Report comes clean on dump-and-run neighbours

Kerbside collection needs some fine tuning, says council.

A REPORT on Noosa’s recent kerbside bulk waste collection shows the popular service was a huge success, but there are lessons to be learned about how it might be done better next time.
Among the issues to be tackled in the future are those of people dumping mattresses, tyres and other prohibited material on the kerbside, people dumping useful items like working white goods instead of delivering them to not-for-profit groups, and residents from the neighbouring Sunshine Coast Council area dumping their unwanted goods on Noosa streets.
The report by Noosa Council’s waste co-ordinator Doug Barnes said that 9723 properties took part in the clean-up, that’s two out of every five properties in the Noosa Shire.
Ten trucks and forklifts were involved, operated by 19 Cleanaway staff who collected 1500 tonnes of material, nearly three times as much as the last collection in 2009.
Some 315 tonnes of that was metal sold to recyclers for $59,000, money returned to the council and contractor.
The kerbside bulk rubbish collection became a rallying cry for Free Noosa supporters, an example of what had been lost when our council was amalgamated.
Now the service is back, apparently to stay, but with some issues to ponder for the future.
Many people ignored warnings about dumping prohibited material such as asbestos, batteries, tyres and mattresses, and the culprits often left them in front of other people’s homes.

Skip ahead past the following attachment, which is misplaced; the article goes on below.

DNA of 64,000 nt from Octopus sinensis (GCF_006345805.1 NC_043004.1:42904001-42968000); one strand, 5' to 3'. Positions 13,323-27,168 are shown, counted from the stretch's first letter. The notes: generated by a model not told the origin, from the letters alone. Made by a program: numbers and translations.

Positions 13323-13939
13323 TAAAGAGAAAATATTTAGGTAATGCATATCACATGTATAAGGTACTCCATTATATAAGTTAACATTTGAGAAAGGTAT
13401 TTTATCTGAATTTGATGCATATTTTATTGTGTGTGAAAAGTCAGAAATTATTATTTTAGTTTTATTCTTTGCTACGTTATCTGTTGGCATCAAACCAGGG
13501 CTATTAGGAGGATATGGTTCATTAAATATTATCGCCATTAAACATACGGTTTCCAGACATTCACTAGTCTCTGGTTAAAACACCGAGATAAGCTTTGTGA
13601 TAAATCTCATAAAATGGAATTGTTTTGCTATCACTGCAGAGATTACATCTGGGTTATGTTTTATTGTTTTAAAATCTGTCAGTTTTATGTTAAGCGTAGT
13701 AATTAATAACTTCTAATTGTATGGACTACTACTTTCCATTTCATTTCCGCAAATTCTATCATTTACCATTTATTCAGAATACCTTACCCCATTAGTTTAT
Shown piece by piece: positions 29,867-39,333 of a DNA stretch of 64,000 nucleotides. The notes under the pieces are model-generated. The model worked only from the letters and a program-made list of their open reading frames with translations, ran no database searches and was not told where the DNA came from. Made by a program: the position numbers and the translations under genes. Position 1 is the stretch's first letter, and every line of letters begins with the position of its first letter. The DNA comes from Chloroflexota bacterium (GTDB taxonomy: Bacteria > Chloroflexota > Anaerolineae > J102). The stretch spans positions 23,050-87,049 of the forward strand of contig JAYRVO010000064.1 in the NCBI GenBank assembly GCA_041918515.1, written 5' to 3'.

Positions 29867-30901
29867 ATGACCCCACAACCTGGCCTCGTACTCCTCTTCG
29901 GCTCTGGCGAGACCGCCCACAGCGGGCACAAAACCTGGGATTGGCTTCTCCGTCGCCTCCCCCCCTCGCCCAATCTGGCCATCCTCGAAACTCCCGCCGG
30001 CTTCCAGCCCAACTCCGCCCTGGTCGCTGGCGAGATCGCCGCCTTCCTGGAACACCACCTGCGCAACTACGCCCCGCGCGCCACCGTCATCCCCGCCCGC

There were complaints about the seven weeks it took to conduct the entire clean-up, but this was explained by the huge amount of waste that residents had been waiting to get rid of.
In his report, Mr Barnes suggested contractors could prioritise high profile roads next time, so fewer tourists see the piles of kerbside junk.
The Salvation Army and Brite Side Industries also reported a big drop in useful items for resale through the period, apparently because many people thought it easier to leave things in front of their homes rather than have them delivered to not-for-profit organisations.
Mr Barnes also recommended that electronic waste should be collected by a separate truck so it can be protected for recycling, and that green waste should be excluded from the free service because it becomes contaminated. Instead, people should be encouraged to use the green waste bins all year round.